Ultimately, Figures 19 and 20 present the data most important to the process of changing national policy toward Cuba. Although the Republican Party, traditionally regarded as the most intransigent toward a policy change is decreasing absolute control over Cuban-American voters (Figure 21), newcomers are not represented in the register of voters in sufficient numbers to play an important role in altering policy toward Cuba. Only 31% of newcomers have become citizens. Once they become citizens, however, the most recent arrivals follow the pattern of previous waves and register to vote; 83% of the eligible post-1995 arrivals are registered.

Conclusion

Any synthesis of Cuba Poll surveys leads to the same conclusion: demographic changes are driving the ideological changes of the Cuban community in Miami, but the ideological changes will not be reflected in electing politicians who reflect these changes until new waves of immigrants join the second-generation Cuban-Americans in expressing their wishes at the polls. When this happens, the exile ideology will give way to a new ideology based on the recognition that the Cuban diaspora is an extension of the nation with responsibilities and duties to the civic, cultural, economic and political development not only of Miami-Dade County, but in Cuba.

This is important because the trends could signal the end of the tendency to see the community as ideologically monolithic and uncompromising, and the emergence of the “new transnational ideology of diaspora” directed at establishing and maintaining relationships with the island. If it is true that the old exile ideology has exerted a major influence not only in the development of an immigrant community, but also on the foreign policy of the United States, the bearers of the new ideology will wield similar power.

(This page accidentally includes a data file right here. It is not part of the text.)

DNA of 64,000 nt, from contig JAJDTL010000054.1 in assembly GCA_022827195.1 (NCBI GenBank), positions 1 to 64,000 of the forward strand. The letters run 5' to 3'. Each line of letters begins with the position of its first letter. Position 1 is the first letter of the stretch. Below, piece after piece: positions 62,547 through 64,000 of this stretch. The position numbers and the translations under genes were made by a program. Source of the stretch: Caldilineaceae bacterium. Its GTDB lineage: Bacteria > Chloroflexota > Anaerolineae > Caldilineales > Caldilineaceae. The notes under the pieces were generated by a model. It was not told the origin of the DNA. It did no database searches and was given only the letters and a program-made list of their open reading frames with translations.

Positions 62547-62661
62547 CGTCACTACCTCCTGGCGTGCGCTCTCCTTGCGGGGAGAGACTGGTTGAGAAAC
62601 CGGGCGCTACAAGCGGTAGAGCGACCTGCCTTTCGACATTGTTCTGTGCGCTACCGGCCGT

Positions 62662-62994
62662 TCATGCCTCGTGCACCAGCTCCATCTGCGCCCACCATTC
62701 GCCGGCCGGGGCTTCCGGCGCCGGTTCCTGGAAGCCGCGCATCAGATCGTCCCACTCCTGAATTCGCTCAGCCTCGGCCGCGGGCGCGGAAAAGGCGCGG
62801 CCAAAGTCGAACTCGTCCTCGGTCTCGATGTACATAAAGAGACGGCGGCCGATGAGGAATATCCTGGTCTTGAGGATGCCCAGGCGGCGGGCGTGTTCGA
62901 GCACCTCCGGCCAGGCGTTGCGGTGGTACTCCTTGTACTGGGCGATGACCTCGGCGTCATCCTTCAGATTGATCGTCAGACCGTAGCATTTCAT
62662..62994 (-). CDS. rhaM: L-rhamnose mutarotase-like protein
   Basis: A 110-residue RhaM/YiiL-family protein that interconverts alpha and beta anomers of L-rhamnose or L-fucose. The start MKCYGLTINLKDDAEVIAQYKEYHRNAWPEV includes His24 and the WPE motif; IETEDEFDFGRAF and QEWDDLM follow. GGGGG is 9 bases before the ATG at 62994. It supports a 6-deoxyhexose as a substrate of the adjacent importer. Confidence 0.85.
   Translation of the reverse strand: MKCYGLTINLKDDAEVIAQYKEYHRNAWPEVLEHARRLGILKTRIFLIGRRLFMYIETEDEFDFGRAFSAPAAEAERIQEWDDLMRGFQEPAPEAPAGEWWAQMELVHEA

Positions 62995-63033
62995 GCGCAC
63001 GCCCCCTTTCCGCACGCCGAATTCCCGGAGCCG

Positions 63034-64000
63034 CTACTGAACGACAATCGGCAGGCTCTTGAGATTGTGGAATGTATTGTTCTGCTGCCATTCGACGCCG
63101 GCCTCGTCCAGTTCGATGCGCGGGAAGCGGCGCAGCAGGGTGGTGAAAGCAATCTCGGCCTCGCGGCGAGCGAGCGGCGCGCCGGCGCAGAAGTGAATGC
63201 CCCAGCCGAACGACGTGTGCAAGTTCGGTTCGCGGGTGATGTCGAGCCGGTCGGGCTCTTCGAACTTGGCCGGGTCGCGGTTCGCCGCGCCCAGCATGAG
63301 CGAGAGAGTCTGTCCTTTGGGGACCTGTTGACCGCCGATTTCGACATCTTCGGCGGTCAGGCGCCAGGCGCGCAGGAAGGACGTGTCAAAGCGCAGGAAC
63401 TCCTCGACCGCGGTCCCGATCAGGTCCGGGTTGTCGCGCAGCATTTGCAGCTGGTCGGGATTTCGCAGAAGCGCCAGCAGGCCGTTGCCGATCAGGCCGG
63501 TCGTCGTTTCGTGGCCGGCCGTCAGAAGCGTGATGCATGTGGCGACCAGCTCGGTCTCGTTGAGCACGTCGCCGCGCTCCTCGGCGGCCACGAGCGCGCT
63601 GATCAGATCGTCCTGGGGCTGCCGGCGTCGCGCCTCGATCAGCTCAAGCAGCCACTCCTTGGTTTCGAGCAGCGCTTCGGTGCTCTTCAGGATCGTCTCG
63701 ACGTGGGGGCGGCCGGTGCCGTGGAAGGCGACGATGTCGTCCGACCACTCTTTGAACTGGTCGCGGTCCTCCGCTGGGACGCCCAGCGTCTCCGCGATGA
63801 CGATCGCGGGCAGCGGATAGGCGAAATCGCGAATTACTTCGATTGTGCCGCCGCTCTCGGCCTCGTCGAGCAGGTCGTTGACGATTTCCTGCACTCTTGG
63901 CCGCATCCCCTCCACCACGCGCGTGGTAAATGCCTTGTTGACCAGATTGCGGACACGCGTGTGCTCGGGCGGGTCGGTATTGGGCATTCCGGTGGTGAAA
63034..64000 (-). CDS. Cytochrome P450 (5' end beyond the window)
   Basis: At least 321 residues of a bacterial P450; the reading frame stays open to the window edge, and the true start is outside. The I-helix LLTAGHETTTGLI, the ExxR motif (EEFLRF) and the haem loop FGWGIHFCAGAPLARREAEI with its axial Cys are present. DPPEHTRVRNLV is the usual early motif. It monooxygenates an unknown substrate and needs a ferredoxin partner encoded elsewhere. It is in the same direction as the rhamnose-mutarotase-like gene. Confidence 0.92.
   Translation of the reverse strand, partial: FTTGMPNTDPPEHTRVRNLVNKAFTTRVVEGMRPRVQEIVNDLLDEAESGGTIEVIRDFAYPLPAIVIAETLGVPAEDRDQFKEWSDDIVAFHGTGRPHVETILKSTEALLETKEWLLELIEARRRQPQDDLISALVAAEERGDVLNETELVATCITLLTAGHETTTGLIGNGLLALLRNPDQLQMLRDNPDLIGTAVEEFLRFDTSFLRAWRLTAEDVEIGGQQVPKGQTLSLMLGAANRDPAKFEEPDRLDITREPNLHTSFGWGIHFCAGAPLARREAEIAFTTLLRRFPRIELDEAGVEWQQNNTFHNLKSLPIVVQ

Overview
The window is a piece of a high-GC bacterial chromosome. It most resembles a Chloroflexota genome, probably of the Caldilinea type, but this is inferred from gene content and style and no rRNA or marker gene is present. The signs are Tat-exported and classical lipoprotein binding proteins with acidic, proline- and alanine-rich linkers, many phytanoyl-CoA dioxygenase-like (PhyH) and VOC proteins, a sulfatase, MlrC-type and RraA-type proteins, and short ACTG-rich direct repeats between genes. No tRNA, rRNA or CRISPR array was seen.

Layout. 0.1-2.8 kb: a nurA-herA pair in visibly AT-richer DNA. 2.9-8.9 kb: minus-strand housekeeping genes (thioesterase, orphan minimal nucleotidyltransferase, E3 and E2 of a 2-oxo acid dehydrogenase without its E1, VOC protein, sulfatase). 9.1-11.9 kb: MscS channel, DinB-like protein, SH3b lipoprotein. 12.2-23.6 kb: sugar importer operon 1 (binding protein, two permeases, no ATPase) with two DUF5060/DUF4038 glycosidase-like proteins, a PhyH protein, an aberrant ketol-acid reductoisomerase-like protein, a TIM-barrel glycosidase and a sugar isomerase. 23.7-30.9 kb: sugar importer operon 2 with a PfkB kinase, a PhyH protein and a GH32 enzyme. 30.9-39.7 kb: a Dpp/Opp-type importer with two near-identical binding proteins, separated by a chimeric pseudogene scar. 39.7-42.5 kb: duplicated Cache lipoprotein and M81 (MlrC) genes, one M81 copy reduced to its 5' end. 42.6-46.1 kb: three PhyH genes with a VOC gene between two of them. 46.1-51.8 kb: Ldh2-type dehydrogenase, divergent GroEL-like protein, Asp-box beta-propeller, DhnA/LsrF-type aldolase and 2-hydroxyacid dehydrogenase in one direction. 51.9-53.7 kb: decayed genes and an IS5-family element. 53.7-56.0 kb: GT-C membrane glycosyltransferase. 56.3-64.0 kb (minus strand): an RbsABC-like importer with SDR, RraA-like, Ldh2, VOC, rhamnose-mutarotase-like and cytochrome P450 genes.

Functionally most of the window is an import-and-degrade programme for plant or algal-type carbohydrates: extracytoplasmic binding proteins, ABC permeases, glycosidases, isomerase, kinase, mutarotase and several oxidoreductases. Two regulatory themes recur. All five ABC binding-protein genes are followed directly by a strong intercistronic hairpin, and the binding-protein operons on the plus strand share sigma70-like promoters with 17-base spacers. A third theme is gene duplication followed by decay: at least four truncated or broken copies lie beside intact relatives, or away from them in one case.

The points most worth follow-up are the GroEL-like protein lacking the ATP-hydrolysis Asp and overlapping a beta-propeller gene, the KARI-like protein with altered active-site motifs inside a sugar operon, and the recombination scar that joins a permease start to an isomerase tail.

Just like Reagan mobilized the Cuban-American community in the 1980s around national enterprise of destroying “the evil empire” of the Soviet Union, so can the contemporary Cuban community be mobilized around the more creative endeavor of contributing to the development of a 21rst century Cuba. Regardless of the actions of institutions, however, Cubans in the Miami area are changing and for them a future with permanent links to the island is the only option.

Guillermo J. Grenier, Ph.D., is Professor of Sociology and Graduate Program Director in the Department of Global & Sociocultural Studies in the School of International and Public Affairs at Florida International University.